Service-Disabled Veteran-Owned Small Businesses Vulnerable To Fraud

In a case riddled with collusion and bribery, a Virginia man was found to have exploited the government’s preferential treatment towards veteran-owned businesses in a brazen fraud scheme, resulting in the receipt of millions in wrongfully awarded contracts. Using his position as a sales representative for two separate Service-Disabled Veteran-Owned Small Businesses, or SDVOSBs, he purposefully created the illusion of competition in order to win government contracts that would have otherwise been turned down. These fraudulently obtained funds were totaled at over $33 million by the time the five-year scheme was uncovered, of which the employee in question took home $1,065,103.90.

This exclusivity in government bids is offered under a provision of the Veteran Benefits Act of 2003, which allows federal procurement and contracting officers to limit candidacy to SDVOSBs when accepting proposals for contracts. In the understanding that small businesses are integral to the success of the economy and in a simultaneous attempt to provide wounded veterans with viable opportunities to succeed, the government reserves 3% of their annual procurement contracts for qualifying businesses. The requirements for eligibility are far from extensive, in short only requiring that the owner and primary officer of a small business is regarded as a service-disabled veteran by the Department of Veteran Affairs or the Department of Defense.

In his pursuit of this funding, the sales representative colluded with an employee of another local SDVOSB, who agreed to mutually enter into “winner/loser” bid agreements that mutually benefited both parties. In order to execute this, each would trade information regarding the bids they intended to submit. The “loser” bid would purposefully create the illusion of competition by securing a bid for a considerably higher price, which deceived government officials into choosing the less costly contractor.

The salesman solicited insider information from federal agents, providing kickbacks in exchange for precise figures of how much Customs and Border Protection officials would pay for his specific technology contract. These agents, who remain unnamed, were offered a lofty ten percent of the profits from the awarded contract for their provision of access to confidential documents. To further elevate the price, he colluded with employees of a similar SDVOSB to allow him to draft a competing bid that was then submitted under their name, thus making the bids presented by his company seem more affordable in comparison. Together, these practices won him the $24.1 million contract – of which he paid out $351,176 to his Customs and Border Protection informants.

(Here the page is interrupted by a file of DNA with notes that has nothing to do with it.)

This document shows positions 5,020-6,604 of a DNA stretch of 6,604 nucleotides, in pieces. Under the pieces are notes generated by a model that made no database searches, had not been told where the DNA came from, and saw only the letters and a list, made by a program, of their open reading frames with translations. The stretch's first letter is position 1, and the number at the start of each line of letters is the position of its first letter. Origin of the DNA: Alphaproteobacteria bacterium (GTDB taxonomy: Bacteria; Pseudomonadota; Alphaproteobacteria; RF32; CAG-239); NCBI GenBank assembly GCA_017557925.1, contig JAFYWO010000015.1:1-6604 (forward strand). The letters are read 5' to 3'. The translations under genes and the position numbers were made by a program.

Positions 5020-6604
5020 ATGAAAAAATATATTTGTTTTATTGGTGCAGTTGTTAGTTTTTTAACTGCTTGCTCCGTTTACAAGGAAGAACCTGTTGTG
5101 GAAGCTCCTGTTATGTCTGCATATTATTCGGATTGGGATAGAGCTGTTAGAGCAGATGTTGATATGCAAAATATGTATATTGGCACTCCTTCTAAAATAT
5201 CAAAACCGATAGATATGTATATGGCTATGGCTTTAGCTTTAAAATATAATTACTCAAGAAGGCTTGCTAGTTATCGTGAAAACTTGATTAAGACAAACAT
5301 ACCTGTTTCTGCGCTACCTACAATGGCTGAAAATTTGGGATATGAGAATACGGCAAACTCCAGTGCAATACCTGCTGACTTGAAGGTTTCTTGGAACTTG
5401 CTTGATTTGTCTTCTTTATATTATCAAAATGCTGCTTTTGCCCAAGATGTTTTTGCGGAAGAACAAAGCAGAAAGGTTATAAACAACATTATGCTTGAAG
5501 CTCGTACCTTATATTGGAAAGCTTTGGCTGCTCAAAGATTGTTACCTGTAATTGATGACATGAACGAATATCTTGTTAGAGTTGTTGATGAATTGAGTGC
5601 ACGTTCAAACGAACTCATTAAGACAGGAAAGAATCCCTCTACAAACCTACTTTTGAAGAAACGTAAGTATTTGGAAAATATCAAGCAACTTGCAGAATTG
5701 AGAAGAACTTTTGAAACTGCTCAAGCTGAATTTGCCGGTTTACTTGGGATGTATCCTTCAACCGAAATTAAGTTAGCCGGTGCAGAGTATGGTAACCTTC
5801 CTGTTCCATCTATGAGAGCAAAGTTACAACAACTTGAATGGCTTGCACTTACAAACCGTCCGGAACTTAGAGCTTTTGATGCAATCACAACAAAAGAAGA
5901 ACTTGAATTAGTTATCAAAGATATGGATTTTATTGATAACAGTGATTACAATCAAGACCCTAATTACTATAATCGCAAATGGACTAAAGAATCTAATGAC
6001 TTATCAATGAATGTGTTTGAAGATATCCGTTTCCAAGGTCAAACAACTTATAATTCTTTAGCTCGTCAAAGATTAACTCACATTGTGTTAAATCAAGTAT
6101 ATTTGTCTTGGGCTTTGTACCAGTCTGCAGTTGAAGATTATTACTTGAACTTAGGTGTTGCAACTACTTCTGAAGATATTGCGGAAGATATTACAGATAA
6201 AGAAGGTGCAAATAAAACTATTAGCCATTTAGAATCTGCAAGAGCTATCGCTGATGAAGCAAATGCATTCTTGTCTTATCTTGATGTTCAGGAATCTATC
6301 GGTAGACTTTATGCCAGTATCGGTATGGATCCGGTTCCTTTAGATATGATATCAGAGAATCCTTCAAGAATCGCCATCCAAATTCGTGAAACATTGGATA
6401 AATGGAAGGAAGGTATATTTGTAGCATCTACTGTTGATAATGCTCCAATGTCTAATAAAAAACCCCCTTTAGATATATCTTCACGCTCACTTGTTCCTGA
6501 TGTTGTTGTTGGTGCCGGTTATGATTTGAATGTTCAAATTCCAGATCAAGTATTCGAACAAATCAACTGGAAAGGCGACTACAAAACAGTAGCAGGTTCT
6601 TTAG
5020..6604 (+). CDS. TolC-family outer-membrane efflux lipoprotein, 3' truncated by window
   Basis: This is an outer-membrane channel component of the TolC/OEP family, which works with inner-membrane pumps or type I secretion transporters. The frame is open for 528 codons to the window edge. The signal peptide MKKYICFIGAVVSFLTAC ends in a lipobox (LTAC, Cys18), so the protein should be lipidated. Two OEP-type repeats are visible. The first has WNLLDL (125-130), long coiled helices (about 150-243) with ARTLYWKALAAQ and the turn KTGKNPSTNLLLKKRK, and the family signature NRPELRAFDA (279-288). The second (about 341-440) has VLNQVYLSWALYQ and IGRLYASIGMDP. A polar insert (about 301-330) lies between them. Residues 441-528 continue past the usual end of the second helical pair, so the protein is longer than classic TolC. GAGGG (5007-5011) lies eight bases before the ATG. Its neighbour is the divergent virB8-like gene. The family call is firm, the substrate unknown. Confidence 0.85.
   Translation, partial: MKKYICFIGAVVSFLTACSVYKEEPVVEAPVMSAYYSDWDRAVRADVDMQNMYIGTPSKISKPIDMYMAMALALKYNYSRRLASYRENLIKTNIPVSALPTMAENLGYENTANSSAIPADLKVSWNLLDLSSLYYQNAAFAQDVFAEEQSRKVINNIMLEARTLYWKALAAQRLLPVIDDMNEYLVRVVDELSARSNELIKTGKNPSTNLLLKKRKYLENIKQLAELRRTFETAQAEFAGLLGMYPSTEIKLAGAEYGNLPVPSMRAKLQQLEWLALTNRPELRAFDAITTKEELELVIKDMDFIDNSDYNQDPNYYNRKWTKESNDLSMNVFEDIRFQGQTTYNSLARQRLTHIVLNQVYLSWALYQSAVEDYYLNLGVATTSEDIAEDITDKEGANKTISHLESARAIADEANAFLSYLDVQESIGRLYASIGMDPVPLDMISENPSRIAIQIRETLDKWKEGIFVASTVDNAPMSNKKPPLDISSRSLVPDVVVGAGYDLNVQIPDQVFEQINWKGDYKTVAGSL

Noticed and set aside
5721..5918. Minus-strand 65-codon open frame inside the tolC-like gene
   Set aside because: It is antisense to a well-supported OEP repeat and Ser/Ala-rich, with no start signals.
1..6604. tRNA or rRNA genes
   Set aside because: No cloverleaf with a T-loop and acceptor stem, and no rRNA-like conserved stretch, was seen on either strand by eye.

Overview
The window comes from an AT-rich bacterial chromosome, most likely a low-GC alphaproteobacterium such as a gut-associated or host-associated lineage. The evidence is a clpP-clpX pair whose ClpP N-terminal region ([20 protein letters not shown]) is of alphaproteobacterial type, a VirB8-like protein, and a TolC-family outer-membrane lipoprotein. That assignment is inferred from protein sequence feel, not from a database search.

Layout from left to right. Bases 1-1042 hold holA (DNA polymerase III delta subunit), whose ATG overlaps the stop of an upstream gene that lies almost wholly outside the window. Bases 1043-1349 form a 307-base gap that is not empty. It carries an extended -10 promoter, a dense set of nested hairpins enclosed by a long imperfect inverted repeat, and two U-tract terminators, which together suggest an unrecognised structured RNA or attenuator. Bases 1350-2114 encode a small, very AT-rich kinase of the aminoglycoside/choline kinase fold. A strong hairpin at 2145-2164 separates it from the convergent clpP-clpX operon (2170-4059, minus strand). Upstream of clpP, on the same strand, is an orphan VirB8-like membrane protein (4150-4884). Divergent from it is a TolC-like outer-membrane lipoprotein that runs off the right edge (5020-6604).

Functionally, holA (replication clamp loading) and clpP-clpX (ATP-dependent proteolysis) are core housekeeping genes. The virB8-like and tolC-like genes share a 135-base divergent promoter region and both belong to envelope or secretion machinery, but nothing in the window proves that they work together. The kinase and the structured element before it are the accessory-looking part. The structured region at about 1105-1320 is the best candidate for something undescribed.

Despite federal vigilance to police SDVOSBs, various types of fraud are actively perpetuated through their existence. Most of these involve the violation of the False Claims Act, a provision of which allows for those with meaningful information to come forward on behalf of the government.

Whistleblower Justice Network Can Help You

Whistleblower Justice Network partners with whistleblowers worldwide to expose schemes that purposefully overcharge the government for goods and services. We work with whistleblowers to help them report violations of the False Claims Act, while maintaining their anonymity and ensuring they file their best possible whistleblower action. Utilizing the False Claims Act, we aid whistleblowers in bringing corporations that use deceptive tactics for personal gain to justice.

If you have meaningful information regarding government procurement fraud that you believe is in violation of the False Claims Act, Whistleblower Justice Network can help. Working alongside world-class legal counsel, we will ensure you are protected to the fullest extent of the law and that you receive credit for the information you bring to the U.S. government. Partnering with whistleblowers is all we do. Visit us at, or call us at 844-WJN-4ALL, to learn if we can help you.